Kosovo closes its biggest border crossing


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Kosovo decided on Wednesday to close its largest border crossing with Serbia, as tensions continue to rise between the two countries. On the Serbian side, the border has also been blocked by demonstrators, which involve the Serbian minority in the north.

The escalation of tensions continues. Kosovo decided on Wednesday, December 28, to close its largest border crossing with Serbia, while on the other side, Serb demonstrators block the border in support of the Serbian minority in the north.

The Serb minority in the northern Kosovo town of Mitrovica reinforced new barricades on Tuesday, hours after Serbia said it had placed its army on high alert.

The Kosovo Foreign Ministry announced on its Facebook page that the Merdare crossing, the most important for road freight transport, had been closed since midnight.

“If you have already entered Serbia, you must use other border posts (…) or go through North Macedonia,” he added.

Since December 10, when the Serbs in northern Kosovo, supported by Belgrade, set up numerous barricades in Mitrovica and its surroundings, two border crossings have been closed and three remain open.

Kremlin support

The Serbian minority in the north is calling in particular for the release of a former Serbian policeman accused of attacking police officers on duty during previous demonstrations.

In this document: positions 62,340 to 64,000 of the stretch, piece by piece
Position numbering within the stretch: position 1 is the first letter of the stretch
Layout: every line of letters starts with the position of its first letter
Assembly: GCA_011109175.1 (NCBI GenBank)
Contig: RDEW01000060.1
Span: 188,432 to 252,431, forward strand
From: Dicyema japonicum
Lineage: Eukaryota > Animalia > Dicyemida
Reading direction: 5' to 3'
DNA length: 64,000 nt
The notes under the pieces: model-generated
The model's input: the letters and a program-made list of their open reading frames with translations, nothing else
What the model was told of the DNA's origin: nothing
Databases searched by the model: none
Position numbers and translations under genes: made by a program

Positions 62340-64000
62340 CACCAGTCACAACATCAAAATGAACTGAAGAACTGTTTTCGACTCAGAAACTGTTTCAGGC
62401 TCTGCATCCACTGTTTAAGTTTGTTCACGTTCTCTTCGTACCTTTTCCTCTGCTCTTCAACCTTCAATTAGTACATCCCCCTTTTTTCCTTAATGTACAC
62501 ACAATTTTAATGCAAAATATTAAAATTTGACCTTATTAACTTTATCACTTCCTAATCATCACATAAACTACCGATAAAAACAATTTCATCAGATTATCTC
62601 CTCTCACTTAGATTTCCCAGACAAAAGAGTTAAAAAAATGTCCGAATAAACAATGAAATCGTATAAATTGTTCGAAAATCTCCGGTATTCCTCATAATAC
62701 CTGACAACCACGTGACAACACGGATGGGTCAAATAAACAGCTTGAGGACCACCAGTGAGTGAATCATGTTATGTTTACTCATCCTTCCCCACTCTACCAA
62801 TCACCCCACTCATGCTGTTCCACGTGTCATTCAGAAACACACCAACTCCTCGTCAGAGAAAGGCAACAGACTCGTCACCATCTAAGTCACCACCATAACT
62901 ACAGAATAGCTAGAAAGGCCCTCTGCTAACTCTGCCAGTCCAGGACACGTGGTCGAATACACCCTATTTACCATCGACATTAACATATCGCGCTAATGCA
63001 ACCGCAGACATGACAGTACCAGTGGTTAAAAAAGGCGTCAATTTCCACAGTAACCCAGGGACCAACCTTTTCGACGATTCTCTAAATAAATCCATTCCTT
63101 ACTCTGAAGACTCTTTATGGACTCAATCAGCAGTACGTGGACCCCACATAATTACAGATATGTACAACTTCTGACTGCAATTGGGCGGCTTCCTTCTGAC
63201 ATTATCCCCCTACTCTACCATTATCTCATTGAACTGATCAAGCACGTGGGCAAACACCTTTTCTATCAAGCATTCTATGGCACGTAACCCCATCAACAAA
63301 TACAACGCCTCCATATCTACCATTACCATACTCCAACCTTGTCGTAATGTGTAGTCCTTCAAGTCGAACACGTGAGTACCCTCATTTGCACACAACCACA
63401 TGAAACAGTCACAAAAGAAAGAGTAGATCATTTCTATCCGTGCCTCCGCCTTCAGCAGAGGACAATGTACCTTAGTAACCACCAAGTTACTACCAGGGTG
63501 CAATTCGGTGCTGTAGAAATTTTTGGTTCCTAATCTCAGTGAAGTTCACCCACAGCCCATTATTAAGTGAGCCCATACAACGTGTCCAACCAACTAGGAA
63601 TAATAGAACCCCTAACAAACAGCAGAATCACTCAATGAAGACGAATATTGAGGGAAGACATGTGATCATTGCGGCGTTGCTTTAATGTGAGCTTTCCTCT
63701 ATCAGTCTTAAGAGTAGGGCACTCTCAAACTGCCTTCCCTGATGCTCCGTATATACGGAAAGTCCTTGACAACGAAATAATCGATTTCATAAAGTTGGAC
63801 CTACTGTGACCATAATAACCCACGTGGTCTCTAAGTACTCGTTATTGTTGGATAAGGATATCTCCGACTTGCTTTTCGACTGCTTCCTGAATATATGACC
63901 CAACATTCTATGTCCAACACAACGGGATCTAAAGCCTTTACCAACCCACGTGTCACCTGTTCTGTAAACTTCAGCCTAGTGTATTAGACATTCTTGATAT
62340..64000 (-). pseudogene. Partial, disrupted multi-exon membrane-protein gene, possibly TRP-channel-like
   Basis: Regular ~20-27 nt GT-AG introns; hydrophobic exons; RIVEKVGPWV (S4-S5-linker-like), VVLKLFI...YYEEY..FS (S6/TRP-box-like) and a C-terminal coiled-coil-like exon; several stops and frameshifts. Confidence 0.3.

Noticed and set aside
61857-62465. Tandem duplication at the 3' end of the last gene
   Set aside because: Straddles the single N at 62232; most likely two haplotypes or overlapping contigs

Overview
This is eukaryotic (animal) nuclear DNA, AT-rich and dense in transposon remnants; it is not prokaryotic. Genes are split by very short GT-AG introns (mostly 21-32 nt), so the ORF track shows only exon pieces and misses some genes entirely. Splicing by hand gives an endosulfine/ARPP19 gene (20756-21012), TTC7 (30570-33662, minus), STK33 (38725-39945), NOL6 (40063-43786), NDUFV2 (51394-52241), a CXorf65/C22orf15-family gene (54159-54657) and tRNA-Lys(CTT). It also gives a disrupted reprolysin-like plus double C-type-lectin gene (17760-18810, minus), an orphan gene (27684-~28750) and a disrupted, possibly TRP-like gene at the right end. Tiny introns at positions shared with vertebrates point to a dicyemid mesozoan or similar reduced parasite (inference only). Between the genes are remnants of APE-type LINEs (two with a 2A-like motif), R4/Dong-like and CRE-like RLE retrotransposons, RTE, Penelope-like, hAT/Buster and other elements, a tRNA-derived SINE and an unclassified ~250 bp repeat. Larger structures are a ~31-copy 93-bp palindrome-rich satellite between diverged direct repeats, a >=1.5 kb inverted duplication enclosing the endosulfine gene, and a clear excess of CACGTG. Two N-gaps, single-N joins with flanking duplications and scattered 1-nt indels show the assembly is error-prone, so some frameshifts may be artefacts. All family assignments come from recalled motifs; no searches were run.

The Kosovar Interior Minister, Xhelal Sveçla, has also accused Serbia of seeking to destabilize Kosovo with Russia by encouraging the protest movement.

For its part, the Kremlin said on Wednesday it supported Serbia’s attempts to protect the Serb minority in northern Kosovo, but denied Pristina’s accusation that Russia was stoking tensions in the Balkans.

“Serbia is a sovereign country and it is absolutely wrong to seek destructive Russian influence here,” Kremlin spokesman Dmitry Peskov said.

About 50,000 Serbs live in the northern part of Kosovo and refuse to recognize the Pristina government or the Kosovar state. They refer to Belgrade as their capital.

The friction of recent weeks between the two communities has arisen from the desire of the authorities in Pristina to demand the withdrawal of Serbian license plates dating from before the 1998-1999 Kosovo war, which led to independence.

>> To read: Kosovo-Serbia: why this renewed tension?

With Reuters

Europe 1

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